— Bergman of course omits any mention of the actual criminal conspiracy of Israeli spies in the Lebanese telecom sector (not that this proves anything in the case– and it really does not prove anything but it is nevertheless material) at both cell companies… this has been one of the most widespread cases of the lebanese state finding and prosecuting Israeli spies… a track record that made the Israelis very upset over the last few years because a lot of their folks – according to published reports on the cases – were busted using recently donated US spy/coms equipment. No mention from a journo who is dedicated to spy thirllers? How could that be? He loves that stuff.
— Bergman has apparently not read the WPost or Newsweek accounts of the primary US role palyed in killing mughniyeah, as he writes: “After the Mossad assassinated Mughniyeh in 2008, Badreddine took over most of his duties.” A funny omission since the story broke last week!
— Bergman met with PM Salam… this is something which our Lebanese friends know is illegal and which some have been investigated for and prosecuted. Did the PM know who he was talking too? Bergman writes, “(Early this month, I saw the current prime minister of Lebanon, Tammam Salam, at a security conference in Munich. He told me that the work of the Hariri tribunal was “important and serious” and that his government was following it closely, but he also declined to say anything more specific.)”
— Bergman honestly thinks that Hariri is the “most important politician Lebanon has ever produced.” He writes, “In the long term, Hezbollah’s standing inside Lebanon has been compromised by the allegations. Since its inception, the group has depicted itself as caring for the welfare of all Lebanese, not just Shiites. But now the tribunal is producing overwhelming, albeit circumstantial, evidence that Hezbollah murdered the most important politician Lebanon had ever produced, and indiscriminately slaughtered many others in the process.” There really is not much to say about this closing bit of poetry.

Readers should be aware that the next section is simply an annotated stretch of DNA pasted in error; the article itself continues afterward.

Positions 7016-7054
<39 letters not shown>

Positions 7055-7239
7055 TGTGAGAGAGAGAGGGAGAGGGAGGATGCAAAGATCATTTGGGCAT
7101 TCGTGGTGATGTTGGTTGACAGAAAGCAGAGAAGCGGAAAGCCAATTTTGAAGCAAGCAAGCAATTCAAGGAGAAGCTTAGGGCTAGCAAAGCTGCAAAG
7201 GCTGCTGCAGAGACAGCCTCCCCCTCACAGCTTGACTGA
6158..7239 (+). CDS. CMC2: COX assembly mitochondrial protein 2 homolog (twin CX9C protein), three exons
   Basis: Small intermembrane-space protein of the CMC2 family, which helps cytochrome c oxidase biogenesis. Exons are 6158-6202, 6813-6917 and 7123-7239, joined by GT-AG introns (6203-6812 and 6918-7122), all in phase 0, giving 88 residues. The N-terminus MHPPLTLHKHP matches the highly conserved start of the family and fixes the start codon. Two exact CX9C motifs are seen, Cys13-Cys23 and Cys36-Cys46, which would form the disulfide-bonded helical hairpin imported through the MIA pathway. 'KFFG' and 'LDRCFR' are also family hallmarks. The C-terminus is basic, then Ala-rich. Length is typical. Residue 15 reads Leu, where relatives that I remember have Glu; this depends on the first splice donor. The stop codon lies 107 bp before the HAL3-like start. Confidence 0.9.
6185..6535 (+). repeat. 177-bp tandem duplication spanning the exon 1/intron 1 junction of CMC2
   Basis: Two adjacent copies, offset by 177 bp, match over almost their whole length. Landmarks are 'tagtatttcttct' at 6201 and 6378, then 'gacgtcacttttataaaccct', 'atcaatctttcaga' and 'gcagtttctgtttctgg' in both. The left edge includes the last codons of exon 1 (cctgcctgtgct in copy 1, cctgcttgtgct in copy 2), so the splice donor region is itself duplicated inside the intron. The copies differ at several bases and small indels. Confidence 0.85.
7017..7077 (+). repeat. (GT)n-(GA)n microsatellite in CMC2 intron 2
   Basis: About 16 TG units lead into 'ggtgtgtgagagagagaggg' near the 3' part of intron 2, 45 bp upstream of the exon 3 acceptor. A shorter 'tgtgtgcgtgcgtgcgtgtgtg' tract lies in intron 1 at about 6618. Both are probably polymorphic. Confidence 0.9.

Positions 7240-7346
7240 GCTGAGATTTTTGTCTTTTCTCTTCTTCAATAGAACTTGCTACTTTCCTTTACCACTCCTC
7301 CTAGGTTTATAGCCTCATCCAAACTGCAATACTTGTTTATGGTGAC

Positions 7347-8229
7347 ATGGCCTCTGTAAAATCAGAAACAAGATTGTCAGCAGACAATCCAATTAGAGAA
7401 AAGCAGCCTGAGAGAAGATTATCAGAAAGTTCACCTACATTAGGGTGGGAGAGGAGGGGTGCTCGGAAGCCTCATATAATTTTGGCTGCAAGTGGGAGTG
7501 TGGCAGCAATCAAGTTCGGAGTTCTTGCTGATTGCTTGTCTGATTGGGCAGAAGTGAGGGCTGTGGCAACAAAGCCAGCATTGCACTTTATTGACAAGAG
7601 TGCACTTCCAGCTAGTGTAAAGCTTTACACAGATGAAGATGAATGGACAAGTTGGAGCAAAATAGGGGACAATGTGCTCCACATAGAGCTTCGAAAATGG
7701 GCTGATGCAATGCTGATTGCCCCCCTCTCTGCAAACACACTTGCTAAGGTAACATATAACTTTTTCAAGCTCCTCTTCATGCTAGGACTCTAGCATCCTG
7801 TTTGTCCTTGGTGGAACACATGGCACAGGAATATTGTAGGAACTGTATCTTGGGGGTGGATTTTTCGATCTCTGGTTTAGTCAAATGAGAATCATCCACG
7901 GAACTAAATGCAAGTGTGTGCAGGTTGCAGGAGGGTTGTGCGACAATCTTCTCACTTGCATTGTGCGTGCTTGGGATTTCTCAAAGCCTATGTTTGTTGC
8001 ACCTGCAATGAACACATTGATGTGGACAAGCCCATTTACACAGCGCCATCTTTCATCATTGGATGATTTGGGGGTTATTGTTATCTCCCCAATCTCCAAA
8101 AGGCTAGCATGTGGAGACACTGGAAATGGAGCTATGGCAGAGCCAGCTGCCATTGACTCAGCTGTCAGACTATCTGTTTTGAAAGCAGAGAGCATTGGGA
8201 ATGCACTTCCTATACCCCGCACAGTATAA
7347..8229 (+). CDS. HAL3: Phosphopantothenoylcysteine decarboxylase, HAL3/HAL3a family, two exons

In the end Bergman’s piece is a fine polemical tract that should be published in Israel. But for the NYT to choose him of all people to inform their readers about this critical issue – an issue/case that will go down in history as a major inflection point in the cause of international justice, perhaps its miscarriage (we will see)… and certainly the landmark decision (for better or worse) to try the murder of one man essentially on terrorism charges (also for the first time in international law), well it’s just too bad for NYT readers who will have less of a critical grasp of the subject than if they had just ignored the piece (trust your intuitions rather than get derailed by selective journalism, in this case).